Landon Metz (born 1985) is a multi-disciplinary artist whose work has been widely exhibited both domestically and abroad, including last year’s Venice Biennale. His monographs include ‘Painter Painting Surface,’ published by Vimmerby Rinkeby in 2012, and an as-yet-untitled volume to be published by Libraryman Press in spring 2014. He lives and works in New York City.
Solo Show at – Retrospective Gallery – New York 2014
“A few years ago I was in the elevator of a loft building somewhere on the west side with some people and we took it to the penthouse by accident and the doors opened to this giant apartment filled with nothing but the same painting of Michael Jackson over and over and over again.” – Landon Metz
While continuing the artist’s ongoing experiments with colored dyes poured onto unprimed canvas, this latest suite of paintings distinguishes itself from preceding series largely through its methodology: where Metz has to this point built up each body of work a canvas at a time, this most recent offering finds him for the first time thinking in terms of seriality, with sets of identically composed canvases mounted in self-contained groupings.
As is typical of Metz’s output, the paintings on display are at once intricately designed and willfully unembellished; perhaps more than in any previous showings, Penthouse finds the artist embracing an extreme economy of form, with the seven sets of work sharing a mere two colors and four forms between them. This restrained vocabulary is offset, however, by a series of inventive installations. Arranging similar works into calculated formations and grids, Metz produces a series of fractured, repeating visual motifs whose spatial interactions produce a palpable sense of objecthood, the clustered works falling somewhere between painting and sculpture. In establishing these tentative visual dialogues, Metz flirts with notions of connection and separation, as the works’ individual compositions are ultimately understood as being singular but correlated, their joint configurations – much like the resulting viewing experience itself – at once sequential and open-ended.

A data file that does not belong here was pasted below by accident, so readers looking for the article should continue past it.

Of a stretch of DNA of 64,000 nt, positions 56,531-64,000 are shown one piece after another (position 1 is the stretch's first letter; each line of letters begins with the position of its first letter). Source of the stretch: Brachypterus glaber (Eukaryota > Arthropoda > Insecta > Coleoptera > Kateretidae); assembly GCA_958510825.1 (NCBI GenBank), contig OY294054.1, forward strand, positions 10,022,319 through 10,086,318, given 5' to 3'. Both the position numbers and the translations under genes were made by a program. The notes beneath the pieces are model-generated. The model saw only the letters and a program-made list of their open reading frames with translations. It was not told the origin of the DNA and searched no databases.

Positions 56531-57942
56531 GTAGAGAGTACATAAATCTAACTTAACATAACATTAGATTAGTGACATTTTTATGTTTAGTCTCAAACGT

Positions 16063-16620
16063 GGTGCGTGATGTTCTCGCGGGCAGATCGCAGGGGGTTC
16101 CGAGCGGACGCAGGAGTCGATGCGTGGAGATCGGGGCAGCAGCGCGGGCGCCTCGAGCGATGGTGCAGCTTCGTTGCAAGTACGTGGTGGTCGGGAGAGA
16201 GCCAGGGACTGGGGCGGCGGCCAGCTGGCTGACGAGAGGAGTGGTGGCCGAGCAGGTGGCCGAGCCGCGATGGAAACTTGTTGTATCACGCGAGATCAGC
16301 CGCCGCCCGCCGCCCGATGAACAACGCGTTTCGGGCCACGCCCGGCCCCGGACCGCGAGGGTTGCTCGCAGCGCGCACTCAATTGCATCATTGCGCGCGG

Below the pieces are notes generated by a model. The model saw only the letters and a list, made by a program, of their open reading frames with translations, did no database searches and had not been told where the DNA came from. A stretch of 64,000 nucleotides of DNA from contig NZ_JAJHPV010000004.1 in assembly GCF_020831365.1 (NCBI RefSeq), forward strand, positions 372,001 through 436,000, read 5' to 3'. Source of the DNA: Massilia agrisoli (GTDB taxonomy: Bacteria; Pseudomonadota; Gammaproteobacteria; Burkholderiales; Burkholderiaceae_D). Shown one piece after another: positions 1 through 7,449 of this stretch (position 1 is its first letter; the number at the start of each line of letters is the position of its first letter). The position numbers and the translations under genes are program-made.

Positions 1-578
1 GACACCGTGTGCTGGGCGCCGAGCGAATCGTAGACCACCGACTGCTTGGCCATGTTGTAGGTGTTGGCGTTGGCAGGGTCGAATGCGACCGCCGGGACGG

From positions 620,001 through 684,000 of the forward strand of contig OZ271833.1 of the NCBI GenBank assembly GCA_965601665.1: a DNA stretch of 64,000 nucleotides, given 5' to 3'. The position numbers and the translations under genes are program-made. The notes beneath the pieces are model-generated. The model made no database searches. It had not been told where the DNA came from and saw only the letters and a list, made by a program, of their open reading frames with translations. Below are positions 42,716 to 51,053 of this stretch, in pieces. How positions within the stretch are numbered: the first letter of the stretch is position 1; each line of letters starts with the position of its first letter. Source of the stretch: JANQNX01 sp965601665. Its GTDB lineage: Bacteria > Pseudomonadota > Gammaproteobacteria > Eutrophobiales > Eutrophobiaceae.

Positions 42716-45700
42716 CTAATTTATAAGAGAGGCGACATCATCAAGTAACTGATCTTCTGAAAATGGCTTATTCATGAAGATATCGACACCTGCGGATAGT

In exploring these new strategies, Metz confirms more literally what has long been a central idea within his broader practice: namely, that an artist’s process might be self-generative, with strategies extended and refined through succeeding works. Though individual motifs may be set apart, they are at once defined and enhanced by their connection to a broader arrangement; though each given piece offers its own points of visual interest, it must be viewed in context, as part of a larger set, for its implications to be fully grasped. Simultaneously individual and interdependent, the work in Michael Jackson Penthouse thus reinforces the underlying notions of interconnectivity, relativity, and transparency that continue to drive his practice.
This exhibition, to be held in a row house located at 438 Carroll Street, is the first in a series of shows that Retrospective is planning for spaces throughout Hudson in addition to its storefront at 727 Warren St. It will run concurrently with a show of new works by Jason Middlebrook and Letha Wilson at the Warren St. location.